Tony Blair must give the go-ahead for a new generation of nuclear power stations by the end of next year if the Government is to meet its climate-change targets and safeguard security of supply, the chief executive of British Energy, Bill Coley, said yesterday.
His comments follow the Prime Minister's announcement at the Labour conference this week of a wide-ranging review of Britain's energy needs which would assess "all options, including civil nuclear power".
Mr Coley said that even if British Energy, the country's main nuclear electricity generator, extended the lives of most of its stations, the contribution from nuclear energy would dip sharply by 2020, making the UK more reliant on imported gas and jeopardising its targets for cutting greenhouse gas emissions.
"It is going to take 10 years from the point when a decision is made to get new nuclear capacity built and operating so the sooner there is a decision, the better," Mr Coley said. Asked whether that meant by 2007 or 2008, he replied: "It really needs to be earlier."
Mr Coley added that it would be possible to build a new generation of nuclear stations without direct financial support from government, because of the increased efficiency and lower cost of new reactor designs. Including financing and construction costs, new nuclear stations were capable of earning a 8-10 per cent rate of return, making them competitive with combined cycle gas-fired plant.
But he indicated the Government would have to provide some kind of guarantees to those financing and developing new stations, such as long-term supply contracts for the baseload power they produce.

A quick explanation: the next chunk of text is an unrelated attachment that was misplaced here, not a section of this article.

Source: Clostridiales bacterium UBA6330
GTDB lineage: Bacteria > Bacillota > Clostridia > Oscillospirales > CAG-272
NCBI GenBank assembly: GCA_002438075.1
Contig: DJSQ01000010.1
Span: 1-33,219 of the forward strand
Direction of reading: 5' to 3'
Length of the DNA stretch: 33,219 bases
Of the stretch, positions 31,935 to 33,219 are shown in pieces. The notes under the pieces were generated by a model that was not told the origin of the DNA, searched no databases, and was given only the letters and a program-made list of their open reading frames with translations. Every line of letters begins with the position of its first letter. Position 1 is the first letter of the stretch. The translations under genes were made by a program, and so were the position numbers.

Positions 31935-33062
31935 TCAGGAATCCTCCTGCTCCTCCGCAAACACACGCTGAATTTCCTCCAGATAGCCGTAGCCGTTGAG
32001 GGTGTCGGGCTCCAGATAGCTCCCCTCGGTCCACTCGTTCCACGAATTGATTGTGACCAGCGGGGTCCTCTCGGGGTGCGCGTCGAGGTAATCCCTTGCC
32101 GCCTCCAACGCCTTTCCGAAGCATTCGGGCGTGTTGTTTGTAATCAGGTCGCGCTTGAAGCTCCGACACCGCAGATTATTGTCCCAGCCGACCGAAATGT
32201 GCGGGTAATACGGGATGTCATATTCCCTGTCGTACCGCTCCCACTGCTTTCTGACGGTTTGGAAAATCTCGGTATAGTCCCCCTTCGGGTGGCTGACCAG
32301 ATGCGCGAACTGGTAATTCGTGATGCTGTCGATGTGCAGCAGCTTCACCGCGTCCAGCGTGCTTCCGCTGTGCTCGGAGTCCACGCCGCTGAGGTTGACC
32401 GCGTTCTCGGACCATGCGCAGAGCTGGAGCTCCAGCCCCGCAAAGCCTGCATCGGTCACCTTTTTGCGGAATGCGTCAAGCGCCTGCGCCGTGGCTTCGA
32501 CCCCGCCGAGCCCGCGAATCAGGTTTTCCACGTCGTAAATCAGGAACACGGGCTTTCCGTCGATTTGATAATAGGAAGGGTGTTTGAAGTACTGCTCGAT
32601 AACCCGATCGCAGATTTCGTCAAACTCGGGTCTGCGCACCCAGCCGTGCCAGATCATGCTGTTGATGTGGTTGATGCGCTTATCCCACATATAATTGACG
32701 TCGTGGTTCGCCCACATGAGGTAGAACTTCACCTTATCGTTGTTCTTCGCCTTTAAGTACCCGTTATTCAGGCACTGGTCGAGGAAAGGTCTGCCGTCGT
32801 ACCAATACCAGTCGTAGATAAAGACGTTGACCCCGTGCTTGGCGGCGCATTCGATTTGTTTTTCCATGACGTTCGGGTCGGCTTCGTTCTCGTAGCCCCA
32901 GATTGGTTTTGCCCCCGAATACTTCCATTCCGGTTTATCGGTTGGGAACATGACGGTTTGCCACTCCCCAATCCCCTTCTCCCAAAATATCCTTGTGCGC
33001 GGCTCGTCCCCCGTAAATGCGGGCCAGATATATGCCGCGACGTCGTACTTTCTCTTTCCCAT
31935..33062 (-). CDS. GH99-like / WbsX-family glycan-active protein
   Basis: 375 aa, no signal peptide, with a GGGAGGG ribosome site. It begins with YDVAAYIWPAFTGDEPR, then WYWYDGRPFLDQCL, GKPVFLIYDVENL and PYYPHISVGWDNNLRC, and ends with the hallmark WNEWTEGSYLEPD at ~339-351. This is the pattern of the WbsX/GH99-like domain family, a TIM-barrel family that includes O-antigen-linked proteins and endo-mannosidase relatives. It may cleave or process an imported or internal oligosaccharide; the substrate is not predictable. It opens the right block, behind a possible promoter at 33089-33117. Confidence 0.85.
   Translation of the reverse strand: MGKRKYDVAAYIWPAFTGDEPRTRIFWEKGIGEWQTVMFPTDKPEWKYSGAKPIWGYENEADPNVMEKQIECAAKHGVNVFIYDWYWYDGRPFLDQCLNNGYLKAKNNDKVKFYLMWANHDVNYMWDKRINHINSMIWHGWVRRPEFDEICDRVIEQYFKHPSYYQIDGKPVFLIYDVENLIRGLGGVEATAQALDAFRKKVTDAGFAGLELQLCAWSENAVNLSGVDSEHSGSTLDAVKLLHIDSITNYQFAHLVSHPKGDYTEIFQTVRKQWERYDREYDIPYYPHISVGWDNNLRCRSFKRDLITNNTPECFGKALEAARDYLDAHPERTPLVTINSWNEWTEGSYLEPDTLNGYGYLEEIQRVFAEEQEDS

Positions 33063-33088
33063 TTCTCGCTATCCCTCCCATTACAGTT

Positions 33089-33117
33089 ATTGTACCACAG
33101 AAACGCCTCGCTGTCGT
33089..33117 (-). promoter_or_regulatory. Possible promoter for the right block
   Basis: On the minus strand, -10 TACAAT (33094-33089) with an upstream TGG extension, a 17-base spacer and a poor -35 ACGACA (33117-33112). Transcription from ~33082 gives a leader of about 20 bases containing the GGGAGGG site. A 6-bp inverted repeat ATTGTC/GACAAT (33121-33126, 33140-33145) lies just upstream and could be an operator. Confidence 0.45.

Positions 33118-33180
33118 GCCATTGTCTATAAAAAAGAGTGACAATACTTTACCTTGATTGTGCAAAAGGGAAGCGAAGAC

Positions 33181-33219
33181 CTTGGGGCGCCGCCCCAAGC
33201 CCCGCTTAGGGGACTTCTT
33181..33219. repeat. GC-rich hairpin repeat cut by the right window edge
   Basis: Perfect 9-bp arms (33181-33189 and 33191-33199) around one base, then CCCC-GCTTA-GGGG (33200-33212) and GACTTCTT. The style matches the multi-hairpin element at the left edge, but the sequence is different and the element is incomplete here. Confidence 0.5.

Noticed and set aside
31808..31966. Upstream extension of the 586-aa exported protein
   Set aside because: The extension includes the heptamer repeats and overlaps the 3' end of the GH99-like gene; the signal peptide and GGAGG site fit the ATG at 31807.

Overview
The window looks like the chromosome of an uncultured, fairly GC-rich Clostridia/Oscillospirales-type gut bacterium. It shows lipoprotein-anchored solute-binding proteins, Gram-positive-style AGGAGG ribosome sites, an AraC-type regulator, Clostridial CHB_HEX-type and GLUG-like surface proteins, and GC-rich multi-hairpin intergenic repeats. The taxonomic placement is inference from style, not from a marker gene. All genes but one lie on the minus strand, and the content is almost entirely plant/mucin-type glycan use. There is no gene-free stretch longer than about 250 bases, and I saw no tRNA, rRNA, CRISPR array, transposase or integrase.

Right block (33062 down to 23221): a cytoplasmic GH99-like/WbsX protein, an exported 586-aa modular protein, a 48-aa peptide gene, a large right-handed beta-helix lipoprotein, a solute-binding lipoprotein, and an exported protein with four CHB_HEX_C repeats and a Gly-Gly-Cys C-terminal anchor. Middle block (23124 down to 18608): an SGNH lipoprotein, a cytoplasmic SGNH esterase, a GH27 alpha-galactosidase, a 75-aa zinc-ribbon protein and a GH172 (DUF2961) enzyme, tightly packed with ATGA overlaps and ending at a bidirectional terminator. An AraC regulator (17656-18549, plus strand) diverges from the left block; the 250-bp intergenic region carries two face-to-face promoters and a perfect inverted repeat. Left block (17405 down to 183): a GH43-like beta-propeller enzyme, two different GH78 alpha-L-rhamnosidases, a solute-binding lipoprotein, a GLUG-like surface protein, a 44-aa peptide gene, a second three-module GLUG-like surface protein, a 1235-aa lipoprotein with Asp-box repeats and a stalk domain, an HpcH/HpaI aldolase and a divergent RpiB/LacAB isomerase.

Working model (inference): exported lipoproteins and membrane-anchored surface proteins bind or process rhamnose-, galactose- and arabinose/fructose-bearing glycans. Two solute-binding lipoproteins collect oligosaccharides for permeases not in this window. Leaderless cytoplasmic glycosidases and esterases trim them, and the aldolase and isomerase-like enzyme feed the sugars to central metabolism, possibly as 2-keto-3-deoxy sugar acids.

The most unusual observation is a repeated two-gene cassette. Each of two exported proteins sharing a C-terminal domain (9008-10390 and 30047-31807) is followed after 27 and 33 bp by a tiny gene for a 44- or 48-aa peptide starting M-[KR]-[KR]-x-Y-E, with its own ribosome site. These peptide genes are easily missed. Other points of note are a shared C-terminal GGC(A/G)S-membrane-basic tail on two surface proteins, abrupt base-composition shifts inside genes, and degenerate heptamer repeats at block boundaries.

He also said the Government would have to address the issue of nuclear waste disposal, for which there is still no agreed policy much less an agreed site where the waste could be stored, although British Nuclear Fuel's Sellafield plant in Cumbria is seen by many as the obvious location.
Mr Coley was speaking as British Energy unveiled a turnaround in its financial performance since last January's capital reconstruction of the business which transferred £4bn in historic liabilities to the taxpayer and wiped out £1bn of debt.
The company returned to the black for the three months to 3 July, recording a £64m pre-tax profit compared with losses the year before. The improvement was due, in large part, to soaring wholesale electricity prices and increased output which lifted British Energy's revenues during the period by 7 per cent to £521m.
The company said it now fixed 85 per cent of its planned output for the year to next March at an average price of 31.8p a unit. However, British Energy cautioned that unplanned shutdowns of its Hartlepool and Heysham 1 reactors, would increase the amount of lost output to 1.5 terrawatt hours.
As a result of the government-backed bail-out, the taxpayer took just under 65 per cent of British Energy's free cash-flow for the period and the company reiterated that it did not intend to resume dividend payments to shareholders until after March, 2007.Reuse content